By Tom Eley
16 February 2017
The crisis deepened on Wednesday, with the Post and Times claiming new revelations based on unnamed current and former intelligence sources, and leading Senate Republicans joining Democrats in calling for a congressional investigation into Trump’s alleged connections to Russian intelligence agencies, both prior to and after the November election.
Meanwhile, figures in and around the Democratic Party began to allude to impeachment, drawing comparisons to the Watergate scandal—the 1972 break-in at the Democratic National Committee—that led to the resignation of Richard Nixon.
Trump responded Wednesday by publicly attacking the intelligence agencies he nominally directs, declaring the leaks to the Times and Post “illegal” and “criminal” at a joint press conference with Israeli Prime Minister Benjamin Netanyahu. He made similar comments earlier in the day in a Twitter post, raising the prospect that the White House could attempt to organize a purge of the CIA, FBI, and National Security Agency (NSA).
“From intelligence, papers are being leaked, things are being leaked,” Trump said at the White House appearance with Netanyahu. “It’s a criminal action, criminal act, and it’s been going on for a long time before me, but now it’s really going on.”
The litany of unsubstantiated allegations of Russian control over Trump continued. The lead Times report Wednesday cited “four current and former American officials” in claiming “that Trump associates had repeated contacts with senior Russian intelligence officials in the year before the election,” while Wednesday’s lead Post article cited a seemingly endless list of unnamed sources, including officials “who spoke on the condition of anonymity;” “current and former US officials;” “officials inside the National Security Council;” “several… senior officials… who discussed the sensitive matter on the condition of anonymity;” as well as unnamed “Senior Obama administration officials.”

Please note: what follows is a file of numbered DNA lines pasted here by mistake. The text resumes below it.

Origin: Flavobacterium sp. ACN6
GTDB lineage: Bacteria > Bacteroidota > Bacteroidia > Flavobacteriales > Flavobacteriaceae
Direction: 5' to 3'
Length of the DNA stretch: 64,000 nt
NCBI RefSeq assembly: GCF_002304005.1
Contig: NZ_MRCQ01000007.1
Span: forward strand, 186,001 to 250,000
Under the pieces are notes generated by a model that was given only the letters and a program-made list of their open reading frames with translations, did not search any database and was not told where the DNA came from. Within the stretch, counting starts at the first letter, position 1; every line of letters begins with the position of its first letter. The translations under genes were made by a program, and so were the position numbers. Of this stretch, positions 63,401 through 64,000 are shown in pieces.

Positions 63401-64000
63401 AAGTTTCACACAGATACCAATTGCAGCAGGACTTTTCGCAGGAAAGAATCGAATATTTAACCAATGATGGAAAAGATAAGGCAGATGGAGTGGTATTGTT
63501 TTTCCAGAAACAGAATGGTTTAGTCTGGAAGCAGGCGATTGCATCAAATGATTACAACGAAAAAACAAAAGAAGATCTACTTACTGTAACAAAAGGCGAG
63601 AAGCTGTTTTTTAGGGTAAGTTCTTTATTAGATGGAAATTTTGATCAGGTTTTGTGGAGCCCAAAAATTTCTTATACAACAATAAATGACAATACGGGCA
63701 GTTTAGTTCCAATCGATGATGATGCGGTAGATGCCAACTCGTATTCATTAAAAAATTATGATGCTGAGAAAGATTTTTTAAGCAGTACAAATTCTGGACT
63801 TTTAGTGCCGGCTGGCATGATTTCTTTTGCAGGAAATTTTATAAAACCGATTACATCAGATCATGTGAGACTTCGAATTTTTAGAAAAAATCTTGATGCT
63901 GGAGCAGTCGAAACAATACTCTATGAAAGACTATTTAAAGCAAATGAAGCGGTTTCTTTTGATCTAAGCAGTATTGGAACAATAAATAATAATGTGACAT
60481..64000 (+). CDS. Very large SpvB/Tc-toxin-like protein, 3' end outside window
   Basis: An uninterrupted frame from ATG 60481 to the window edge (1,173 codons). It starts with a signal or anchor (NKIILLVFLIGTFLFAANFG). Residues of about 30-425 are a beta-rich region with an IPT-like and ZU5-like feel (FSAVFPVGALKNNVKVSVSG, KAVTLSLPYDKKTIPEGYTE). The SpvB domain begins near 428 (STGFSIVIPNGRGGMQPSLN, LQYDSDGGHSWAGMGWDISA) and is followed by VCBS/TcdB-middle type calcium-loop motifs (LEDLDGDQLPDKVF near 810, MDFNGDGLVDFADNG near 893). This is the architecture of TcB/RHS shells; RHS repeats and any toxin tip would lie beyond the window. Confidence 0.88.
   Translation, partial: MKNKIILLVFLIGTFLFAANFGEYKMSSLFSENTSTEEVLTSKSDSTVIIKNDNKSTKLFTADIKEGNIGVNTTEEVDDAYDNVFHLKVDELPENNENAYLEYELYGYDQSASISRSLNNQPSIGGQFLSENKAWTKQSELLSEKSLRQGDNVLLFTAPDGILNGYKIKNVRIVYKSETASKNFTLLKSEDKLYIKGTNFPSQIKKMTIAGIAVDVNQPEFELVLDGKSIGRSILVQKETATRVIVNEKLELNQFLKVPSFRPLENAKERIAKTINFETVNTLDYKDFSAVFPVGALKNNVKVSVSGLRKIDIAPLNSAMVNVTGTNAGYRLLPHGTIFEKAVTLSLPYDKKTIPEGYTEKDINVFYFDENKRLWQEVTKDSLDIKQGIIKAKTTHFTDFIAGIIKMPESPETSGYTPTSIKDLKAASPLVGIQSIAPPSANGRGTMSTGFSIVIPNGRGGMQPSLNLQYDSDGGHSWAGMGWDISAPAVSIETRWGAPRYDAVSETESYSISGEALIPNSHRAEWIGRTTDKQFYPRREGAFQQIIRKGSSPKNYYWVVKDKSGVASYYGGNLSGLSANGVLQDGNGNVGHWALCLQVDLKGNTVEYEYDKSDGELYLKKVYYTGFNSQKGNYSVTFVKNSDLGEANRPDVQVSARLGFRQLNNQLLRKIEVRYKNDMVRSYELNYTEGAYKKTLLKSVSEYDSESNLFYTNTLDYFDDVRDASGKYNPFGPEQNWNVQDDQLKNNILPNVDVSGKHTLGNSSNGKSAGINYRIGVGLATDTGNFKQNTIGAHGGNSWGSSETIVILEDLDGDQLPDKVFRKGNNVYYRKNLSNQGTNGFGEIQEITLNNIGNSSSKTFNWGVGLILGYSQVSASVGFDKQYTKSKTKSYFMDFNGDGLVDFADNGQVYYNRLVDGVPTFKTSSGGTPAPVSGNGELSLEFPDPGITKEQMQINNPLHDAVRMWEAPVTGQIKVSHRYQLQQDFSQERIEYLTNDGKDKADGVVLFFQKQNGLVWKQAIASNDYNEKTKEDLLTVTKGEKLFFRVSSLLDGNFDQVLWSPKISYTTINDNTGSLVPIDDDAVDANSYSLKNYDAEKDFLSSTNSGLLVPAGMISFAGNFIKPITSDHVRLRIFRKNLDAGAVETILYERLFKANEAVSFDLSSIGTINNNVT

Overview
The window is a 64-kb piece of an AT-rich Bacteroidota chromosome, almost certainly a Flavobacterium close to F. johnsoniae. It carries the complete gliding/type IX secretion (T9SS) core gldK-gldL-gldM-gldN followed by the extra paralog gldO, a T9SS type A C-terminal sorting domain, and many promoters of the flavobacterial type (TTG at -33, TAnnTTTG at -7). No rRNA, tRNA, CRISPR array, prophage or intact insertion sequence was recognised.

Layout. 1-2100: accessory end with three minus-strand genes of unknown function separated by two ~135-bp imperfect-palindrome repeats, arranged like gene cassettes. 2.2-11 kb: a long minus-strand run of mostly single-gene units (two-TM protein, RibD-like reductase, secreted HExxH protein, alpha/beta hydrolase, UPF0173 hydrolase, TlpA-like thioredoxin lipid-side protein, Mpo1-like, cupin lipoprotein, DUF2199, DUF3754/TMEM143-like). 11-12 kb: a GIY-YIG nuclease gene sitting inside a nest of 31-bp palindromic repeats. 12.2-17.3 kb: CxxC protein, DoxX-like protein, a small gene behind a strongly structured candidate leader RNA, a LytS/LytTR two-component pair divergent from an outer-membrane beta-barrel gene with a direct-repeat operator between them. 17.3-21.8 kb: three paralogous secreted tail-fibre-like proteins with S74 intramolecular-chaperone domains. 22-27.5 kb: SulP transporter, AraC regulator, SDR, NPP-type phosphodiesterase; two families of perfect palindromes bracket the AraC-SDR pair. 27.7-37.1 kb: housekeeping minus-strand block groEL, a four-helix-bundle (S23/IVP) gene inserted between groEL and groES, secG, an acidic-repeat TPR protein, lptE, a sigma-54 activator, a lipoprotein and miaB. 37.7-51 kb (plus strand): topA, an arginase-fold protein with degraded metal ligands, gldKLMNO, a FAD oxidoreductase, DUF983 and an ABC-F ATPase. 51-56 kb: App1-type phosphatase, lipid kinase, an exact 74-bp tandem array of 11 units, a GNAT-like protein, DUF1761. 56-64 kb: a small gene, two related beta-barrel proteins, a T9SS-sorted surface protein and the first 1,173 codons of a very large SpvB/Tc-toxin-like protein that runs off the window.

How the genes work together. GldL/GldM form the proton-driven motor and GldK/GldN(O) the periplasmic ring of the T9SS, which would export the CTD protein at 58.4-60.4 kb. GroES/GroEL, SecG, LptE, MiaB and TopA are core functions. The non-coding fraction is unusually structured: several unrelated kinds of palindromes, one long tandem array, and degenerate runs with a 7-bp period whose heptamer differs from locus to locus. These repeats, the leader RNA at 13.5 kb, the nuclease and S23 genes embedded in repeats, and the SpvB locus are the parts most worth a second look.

In neither the Times nor the Post is a single source named. No statement is independently corroborated. No further evidence is presented beyond the anonymous statements themselves—along with broad accusations over “Russian interference” in the US elections, which are presented as fact.
It is now well established that Flynn’s December 29 phone call with Russian ambassador Sergey Kislyak—in which the incoming national security adviser reportedly indicated that sanctions targeting Russia would be reviewed by the Trump administration—was secretly recorded by the NSA.
There would be nothing illegal in such a discussion, and numerous historical precedents exist, some of them far more egregious than the claims being made about Flynn’s call—including the notorious instance of Reagan campaign officials intervening to prevent the release of US hostages in Iran until after the November 1980 election.
Instead, the intelligence agencies seized on the conversation to drive out Flynn, who advocated a temporary understanding with Russia so that the US could quickly move against Iran, and potentially China.
The NSA shared the transcript of the Flynn call with the FBI. At some point, multiple unnamed intelligence agents then shared the transcript with the media, as well as politicians and government officials. By last weekend, the transcript, which the White House refused to allow Flynn to review, was circulating widely in Washington. Flynn tendered his resignation on Monday evening. A concession from the Trump administration to the anti-Russia campaign, Flynn’s ouster only emboldened it.
The intervention of the intelligence apparatus against Trump has become so heavy-handed that on Wednesday it brought a warning from conservative writer Eli Lake, who supported Hillary Clinton in the general election.
“Normally intercepts of US officials and citizens are some of the most tightly held government secrets,” Lake wrote on Bloomberg. “This is for good reason. Selectively disclosing details of private conversations monitored by the FBI or NSA gives the permanent state the power to destroy reputations from the cloak of anonymity. This is what police states do.”